If you are interested in becoming a Host Family for the Wider Horizons Program in 2010, please contact Robert Tierney at or phone (412) 394-3900.





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Our Mission:





Help the Institute:


Saturday, June 26

        The next feis coordinated by Pittsburgh volunteers is The Celtic Fling Feis located at the PA Renaissance Faire in Hershey, PA on June 26, 2010.  Registrations for competitions can be made at  If you would like to get involved in volunteering at any of the feisanna in the area, please contact Jim Graven (724-834-0233 or    Volunteers with data entry skills, construction skills, or just warm, friendly people skills are welcome! 


        Ancient Order of Hibernians, Allegheny County Board presents “Let’s Dance!!” featuring The Mansfield 5; Opening with Don Obusek’s tribute to ‘The Magic of Elvis’.  Castle Shannon Fire Hall, 3800 Library Road; Doors open at 6:30pm; Show starts at 7:30pm.  Donation $20.00, includes snacks and refreshments.  Limited Seating.  Information & Tickets, Rich O’Malley 412.401.3945.


Sunday, June 27

Pittsburgh Gaelic Football, Celtics vs Cleveland St. Jarlath’s at Cleveland. 


Wednesday, July 7

         Kennywood ParkMark your Calendars for our annual Irish Day at Kennywood.  Did you know that the Irish Centre is the coordinator for this event each year?  The board has scheduled the entertainers, including the four local dance schools—all you need to do is pack your cooler and gather your family and friends.  Tickets will be available for $22 (ride all day pass) or $12 for a senior pass (I. D. required). Order your Kennywood tickets at Or, if you prefer, you can call 412-343-5461 or 724-864-2228 and get your tickets through the mail as in years past.


Sunday, July 11

Pittsburgh Gaelic Football, Celtics vs Detroit Wolfe Tones at Detroit; Banshees vs. Detroit St. Anne’s at Detroit.

Pittsburgh Irish Dance Schools


            Bell School of Irish Dance  

            Burke Irish Dancers  

    Pittsburgh Irish Reelers  

    Shovlin Academy of Dance  

    Pittsburgh Ceili Club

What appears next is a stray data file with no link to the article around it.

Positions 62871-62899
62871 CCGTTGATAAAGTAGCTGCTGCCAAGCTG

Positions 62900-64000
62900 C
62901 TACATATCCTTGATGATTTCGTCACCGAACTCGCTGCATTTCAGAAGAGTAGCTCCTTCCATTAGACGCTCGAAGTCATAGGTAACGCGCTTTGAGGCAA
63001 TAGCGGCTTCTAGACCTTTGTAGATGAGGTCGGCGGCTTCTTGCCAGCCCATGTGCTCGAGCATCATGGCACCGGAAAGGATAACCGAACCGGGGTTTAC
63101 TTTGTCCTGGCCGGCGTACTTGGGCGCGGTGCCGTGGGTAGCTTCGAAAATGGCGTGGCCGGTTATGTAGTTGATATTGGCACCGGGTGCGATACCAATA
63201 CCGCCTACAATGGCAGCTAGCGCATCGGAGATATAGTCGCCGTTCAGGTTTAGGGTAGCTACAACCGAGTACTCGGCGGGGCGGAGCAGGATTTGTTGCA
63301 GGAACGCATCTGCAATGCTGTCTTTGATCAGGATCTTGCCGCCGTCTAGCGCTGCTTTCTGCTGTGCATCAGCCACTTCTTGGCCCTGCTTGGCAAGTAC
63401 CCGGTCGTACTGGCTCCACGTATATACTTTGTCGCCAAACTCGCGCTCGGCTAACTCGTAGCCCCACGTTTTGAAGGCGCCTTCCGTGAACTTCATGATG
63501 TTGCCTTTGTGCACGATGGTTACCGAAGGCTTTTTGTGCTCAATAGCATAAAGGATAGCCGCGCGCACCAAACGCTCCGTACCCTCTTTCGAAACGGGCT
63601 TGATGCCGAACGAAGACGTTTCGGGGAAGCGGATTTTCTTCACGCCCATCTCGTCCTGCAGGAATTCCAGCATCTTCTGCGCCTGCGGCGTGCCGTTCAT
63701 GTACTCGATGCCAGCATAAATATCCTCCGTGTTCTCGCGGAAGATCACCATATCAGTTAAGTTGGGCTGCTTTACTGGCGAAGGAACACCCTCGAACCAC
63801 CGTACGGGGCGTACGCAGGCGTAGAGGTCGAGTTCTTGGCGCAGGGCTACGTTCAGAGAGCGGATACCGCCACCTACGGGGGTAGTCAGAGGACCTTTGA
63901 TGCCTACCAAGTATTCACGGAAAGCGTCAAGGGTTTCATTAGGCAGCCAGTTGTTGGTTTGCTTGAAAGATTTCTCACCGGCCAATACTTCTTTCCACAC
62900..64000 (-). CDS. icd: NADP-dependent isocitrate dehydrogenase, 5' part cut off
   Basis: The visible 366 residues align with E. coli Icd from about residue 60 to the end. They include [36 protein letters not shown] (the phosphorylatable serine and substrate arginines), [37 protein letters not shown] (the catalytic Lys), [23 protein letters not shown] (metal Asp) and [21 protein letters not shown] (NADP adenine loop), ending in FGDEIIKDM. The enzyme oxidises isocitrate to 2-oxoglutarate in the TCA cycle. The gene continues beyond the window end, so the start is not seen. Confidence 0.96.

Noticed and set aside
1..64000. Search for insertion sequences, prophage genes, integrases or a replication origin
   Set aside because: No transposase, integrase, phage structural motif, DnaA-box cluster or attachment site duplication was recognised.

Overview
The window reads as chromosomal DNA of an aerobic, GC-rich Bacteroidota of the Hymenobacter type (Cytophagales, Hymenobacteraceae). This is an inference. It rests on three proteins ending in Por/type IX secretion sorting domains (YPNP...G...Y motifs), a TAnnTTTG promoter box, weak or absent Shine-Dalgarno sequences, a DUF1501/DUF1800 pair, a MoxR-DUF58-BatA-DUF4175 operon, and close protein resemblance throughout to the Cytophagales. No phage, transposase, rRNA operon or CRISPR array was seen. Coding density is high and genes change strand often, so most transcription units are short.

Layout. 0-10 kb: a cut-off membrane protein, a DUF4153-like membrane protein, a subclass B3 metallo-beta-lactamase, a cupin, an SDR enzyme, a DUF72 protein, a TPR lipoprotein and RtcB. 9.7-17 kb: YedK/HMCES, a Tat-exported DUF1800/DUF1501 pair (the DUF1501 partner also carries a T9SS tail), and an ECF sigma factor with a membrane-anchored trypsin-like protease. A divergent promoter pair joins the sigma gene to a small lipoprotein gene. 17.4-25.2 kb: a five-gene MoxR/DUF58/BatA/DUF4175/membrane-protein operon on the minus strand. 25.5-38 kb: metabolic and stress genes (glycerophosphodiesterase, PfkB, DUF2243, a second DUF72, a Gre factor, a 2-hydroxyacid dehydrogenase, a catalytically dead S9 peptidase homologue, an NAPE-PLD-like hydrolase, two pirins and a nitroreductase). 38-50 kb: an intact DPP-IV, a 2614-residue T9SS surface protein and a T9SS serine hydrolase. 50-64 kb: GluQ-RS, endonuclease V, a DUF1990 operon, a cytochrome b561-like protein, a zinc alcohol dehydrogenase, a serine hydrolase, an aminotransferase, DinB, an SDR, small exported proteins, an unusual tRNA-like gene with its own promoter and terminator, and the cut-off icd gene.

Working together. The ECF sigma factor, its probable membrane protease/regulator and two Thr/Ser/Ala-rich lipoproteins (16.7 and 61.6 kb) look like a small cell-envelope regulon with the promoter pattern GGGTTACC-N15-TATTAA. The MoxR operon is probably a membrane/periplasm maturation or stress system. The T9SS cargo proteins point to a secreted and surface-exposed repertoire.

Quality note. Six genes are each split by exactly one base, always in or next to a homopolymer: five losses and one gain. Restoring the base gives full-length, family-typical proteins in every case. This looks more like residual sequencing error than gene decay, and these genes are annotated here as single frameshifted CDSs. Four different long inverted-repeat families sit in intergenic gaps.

Pittsburgh Irish Sports


Pittsburgh Irish Rowing Club (PIRC)  


    Pittsburgh Gaelic Athletic Association (PGAA)

- a representative organization of the Pittsburgh Celtics, Pittsburgh Banshees, and Pittsburgh Celtics Youth


Pittsburgh Hurling Club (PHC)


become a regular at these local programs!

 The Echoes of Erin is marking its 22nd year!  It airs every Sunday afternoon at 12:30-2:00p.m. on WEDO, 810 AM.  Diane Byrnes continues to provide Irish music, news, and other great information from the Emerald Isle.  Keep up the good work, Diane!


Paddy's Pour House located on Main Street in Carnegie, PA hosts live entertainment every Friday and Saturday night starting at 9:00 p.m.  Tuesday nights, come for Irish Night: Guinness, Smithwick's, and Half and Half specials 8-12 p.m.  For more information, visit their website or call (412) 279-0770.


Catch the Thistle and Shamrock every Sunday evening at 7:00 p.m. on WYEP 91.3FM for Celtic music performances and discussions.


We're always looking for events to include: If you'd like to include your next event in this newsletter, please send event information including date, time, location, admission cost, and contact information to



Check Performance Schedules, Etc.

Aran from Johnstown PA -      George Balderose  -

Carnival of Souls -

Ceann  -  

Cue Ball Music  

Cahal Dunne  -

Tony Egan   -  

Michael Gallagher  -

Terry Griffith  

Guaranteed Irish    -

Hiraeth  -

Hooley  -

John McCann  -

Corned Beef & Curry -

Michael Murphy & TSRB

Na Gaels  -

Jack Puskar  -  

Red Hand Paddy  -

Rolling Scones  -

The Ireland Institute of Pittsburgh’s mission is to promote mutual understanding of the Catholic and Protestant traditions in Northern Ireland and economic development throughout all of Ireland. The Institute fulfills its mission by providing quality programs in job training, economic development, leadership development, educational alliances and reconciliation. The Institute is a change-oriented organization that collaborates with industry, educational and government institutions in the development of all programs.

The Ireland Institute relies on its donor and volunteer network to continue its mission of mutual reconciliation and economic development. Your generosity is kindly appreciated.


The Ireland Institute is available to accept donations through the United Way. Please remember our code for the United Way Campaign of Southwestern Pennsylvania: 4534. We are also listed as a non-Profit under the Combined Federal Campaign. Our number is: 12438. A third option is to donate through the local Federal campaign. This number is: 9016.


If you prefer, a tax-deductible donation can also be made directly to the Ireland Institute of Pittsburgh. The Ireland Institute also appreciates in-kind donations such as event tickets etc. that we can then distribute to our participants.


For further information or questions about how you can donate, please contact us at 412-394-3900.







 All articles are adapted from, the Irish Emigrant, the Belfast Telegraph, the Irish Examiner, BBC, and other news sources.